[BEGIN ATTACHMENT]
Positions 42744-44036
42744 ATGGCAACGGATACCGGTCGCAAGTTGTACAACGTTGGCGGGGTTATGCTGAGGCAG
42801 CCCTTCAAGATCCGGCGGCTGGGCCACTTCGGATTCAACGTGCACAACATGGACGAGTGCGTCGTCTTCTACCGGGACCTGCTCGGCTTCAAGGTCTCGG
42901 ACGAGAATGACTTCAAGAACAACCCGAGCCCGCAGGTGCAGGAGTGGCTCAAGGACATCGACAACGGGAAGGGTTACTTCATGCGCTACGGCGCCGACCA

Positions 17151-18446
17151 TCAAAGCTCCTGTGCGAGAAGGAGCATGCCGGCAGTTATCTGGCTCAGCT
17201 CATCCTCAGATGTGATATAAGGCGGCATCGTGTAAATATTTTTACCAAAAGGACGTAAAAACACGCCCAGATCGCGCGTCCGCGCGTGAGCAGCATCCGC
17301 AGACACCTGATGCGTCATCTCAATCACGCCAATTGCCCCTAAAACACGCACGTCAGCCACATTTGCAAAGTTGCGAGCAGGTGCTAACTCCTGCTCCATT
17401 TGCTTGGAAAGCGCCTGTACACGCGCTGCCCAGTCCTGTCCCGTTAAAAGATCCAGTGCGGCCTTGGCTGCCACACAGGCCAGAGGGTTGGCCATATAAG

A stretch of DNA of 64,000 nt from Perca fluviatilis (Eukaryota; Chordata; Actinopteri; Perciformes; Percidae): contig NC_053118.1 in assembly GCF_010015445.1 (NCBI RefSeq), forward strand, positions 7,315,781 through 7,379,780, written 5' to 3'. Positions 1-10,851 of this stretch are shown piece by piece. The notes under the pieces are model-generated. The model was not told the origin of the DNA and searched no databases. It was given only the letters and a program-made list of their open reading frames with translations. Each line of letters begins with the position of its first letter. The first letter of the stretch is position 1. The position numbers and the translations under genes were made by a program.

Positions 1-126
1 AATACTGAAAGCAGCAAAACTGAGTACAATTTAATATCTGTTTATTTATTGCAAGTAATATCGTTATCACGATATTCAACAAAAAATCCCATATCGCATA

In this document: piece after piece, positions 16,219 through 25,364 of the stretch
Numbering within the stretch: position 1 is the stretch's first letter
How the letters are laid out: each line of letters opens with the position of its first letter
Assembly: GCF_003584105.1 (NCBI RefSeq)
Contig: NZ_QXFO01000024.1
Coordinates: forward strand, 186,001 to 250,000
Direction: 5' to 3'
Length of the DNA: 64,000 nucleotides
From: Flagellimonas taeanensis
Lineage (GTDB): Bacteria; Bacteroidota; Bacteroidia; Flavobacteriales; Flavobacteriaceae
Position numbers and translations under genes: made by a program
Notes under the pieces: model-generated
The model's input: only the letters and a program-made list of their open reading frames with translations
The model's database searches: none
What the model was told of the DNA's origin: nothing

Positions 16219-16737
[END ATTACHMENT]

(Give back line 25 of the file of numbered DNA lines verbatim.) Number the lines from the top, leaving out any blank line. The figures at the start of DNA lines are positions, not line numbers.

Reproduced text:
The model's input: only the letters and a program-made list of their open reading frames with translations